Moonlight is a magical thing. The winter woods illuminated by a crisp full moon seem almost unearthly. Black shadows stand in contrast to the deep purple-blue of the forest with its silver accents of lunar light. Of course, the moon doesn’t generate its own light. It’s only a reflector. What we see in the pale luminosity is reflected sunlight.
The cycles of the moon follow an on average 29.5-day path from the black new moon to full and back to new through the stages of crescent, quarter and gibbous both waxing and waning. Because of its orbit, and the revolutions of both Earth and moon, we see only one side of our nearest celestial neighbor. There is no such thing as a dark side of the moon. There is, however, a side that we never see because the moon’s orbit is perfectly synchronized with its revolutions. It’s a heavenly dance between Earth and moon dictated by gravity, magma and water. It’s beautiful, though not by design, and it is vital for life and everything that sustains life in the thin blue and green biosphere on our home planet.
But enough about the cold science of moonlight. Even more interesting is the folklore attached to the moon and the full moon in particular. In European cultures, the full moon has been both blessed as a symbol of feminine divinity and cursed for unleashing beastly transformations. But much of American folklore about the moon revolved around it’s very pragmatic use as a marker for the seasons. This lore was passed down from the Algonquin language groups that inhabited pre Euro-settlement North America. This language group of First Nations People stretched from the North Atlantic coastline to the Great Lakes and even into the northern Great Plains. It consisted of dozens of tribes. This is where the full moon names we are most familiar with come from, and the names are tethered to specific cycles in the natural world. Here’s a list of those names along with a few words about why the names were chosen.
January has the Wolf Moon. I imagine this name came to be because the cold and silent January nights easily carried the wolf pack’s howls into camp.
February has the Snow Moon. Northern winters are in full stride for February and often brought even more snow to the region.
March’s full moon is called the Worm Moon. As the ground began to thaw, earthworms came near the soil’s surface and robins returned from their southern wintering areas.
April has the Pink Moon, which is sometimes called the Egg Moon. This one is easy to figure out. The pink is in reference to blooming wildflowers and the egg symbolizes the births of spring.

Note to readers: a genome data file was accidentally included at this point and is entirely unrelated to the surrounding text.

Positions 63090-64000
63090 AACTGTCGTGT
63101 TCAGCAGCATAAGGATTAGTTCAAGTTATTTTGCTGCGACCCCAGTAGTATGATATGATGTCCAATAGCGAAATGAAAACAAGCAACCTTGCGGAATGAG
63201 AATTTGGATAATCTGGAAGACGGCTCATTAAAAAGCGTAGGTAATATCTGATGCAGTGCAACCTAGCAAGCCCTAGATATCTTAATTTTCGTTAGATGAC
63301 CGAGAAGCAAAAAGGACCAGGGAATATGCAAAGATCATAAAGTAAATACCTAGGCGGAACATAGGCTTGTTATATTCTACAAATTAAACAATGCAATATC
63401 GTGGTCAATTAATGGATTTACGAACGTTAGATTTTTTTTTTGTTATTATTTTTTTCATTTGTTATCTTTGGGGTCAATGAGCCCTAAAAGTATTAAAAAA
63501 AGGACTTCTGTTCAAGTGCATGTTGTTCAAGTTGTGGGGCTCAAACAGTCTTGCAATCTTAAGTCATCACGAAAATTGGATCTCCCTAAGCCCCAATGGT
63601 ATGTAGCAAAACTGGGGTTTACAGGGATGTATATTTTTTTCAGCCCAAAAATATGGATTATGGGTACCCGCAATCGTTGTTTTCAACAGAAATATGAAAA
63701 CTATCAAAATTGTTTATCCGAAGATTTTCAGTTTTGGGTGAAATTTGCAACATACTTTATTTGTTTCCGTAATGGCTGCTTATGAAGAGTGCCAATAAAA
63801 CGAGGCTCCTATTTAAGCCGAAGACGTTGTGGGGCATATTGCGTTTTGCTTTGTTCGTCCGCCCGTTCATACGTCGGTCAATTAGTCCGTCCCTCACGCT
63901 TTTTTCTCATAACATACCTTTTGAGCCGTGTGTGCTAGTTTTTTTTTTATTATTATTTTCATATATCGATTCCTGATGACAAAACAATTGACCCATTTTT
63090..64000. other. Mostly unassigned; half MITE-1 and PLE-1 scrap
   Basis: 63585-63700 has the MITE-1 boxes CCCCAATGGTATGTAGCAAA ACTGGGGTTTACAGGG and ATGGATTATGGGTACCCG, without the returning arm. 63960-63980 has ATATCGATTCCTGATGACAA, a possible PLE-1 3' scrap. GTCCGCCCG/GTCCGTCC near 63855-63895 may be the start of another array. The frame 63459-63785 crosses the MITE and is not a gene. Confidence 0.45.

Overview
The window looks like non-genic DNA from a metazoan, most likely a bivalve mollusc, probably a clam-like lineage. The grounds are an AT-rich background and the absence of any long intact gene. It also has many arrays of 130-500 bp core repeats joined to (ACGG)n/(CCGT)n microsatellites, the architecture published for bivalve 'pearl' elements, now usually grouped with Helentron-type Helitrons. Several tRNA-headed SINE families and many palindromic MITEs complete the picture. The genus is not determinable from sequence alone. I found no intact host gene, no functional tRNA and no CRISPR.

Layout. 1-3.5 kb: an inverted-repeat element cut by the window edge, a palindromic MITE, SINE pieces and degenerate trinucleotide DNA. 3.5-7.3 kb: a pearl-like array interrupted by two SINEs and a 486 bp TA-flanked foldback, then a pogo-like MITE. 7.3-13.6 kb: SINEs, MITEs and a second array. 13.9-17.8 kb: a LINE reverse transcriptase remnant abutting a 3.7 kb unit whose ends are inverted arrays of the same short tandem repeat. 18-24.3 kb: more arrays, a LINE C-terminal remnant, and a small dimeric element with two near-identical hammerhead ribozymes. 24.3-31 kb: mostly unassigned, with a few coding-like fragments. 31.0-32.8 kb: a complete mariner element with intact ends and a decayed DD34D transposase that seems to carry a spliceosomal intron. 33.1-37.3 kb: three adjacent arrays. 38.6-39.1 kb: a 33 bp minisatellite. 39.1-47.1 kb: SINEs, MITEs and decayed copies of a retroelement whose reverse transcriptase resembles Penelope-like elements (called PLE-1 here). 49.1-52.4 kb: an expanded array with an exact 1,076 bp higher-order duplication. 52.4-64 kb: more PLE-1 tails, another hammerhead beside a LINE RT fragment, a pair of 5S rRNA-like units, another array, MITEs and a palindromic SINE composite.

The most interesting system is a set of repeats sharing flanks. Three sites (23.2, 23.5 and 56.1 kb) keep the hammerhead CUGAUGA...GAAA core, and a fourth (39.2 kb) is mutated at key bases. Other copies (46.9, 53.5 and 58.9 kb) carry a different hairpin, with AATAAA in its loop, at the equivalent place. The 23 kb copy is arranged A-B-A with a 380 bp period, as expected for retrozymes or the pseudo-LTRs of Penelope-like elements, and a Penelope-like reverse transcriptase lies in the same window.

May’s full moon has a couple of names, too. It’s called the Flower Moon, again a reference to spring blossoms. It’s also called the Corn Planting Moon because, well, it’s corn planting time.
June has the Strawberry moon because, obviously, strawberries ripen during the month of June.
July’s full moon is called the Thunder Moon. July is usually one of Arkansas’s drier months, but summer thunderstorms are common in the North.
The August full moon has several names. Tribes around the Great Lakes called it the Sturgeon Moon because the big fish were more easily caught in late summer. Many tribes called it the Red Moon because the humid and hazy summer air gave the moon a scarlet tint as it rose above the horizon. And other tribes called it the Green Corn Moon because while the stalks were high and the ears growing large, the harvest was still a few weeks away.
September brought the Harvest Moon. You guessed it, crops — and specifically corn — hit peak ripeness in September.
October brings my favorite full moon — The Hunter’s Moon or the Blood Moon. This moon ushered in the hunting season when summer-fattened deer and other animals were hunted for meat and hides in preparation for the cold nights of winter.
November has the Beaver Moon. Beaver pelts were highly prized among both the First Nations People and European settlers. November was the first month when beaver fur reached maximum thickness and density.
And finally, December brought the circle to a close with the Cold Moon, a fitting name for the month of shortest days and the onset of winter.
Most calendar months have only one full moon, but on the rare occasion of a second full moon in a month that moon is called a Blue Moon.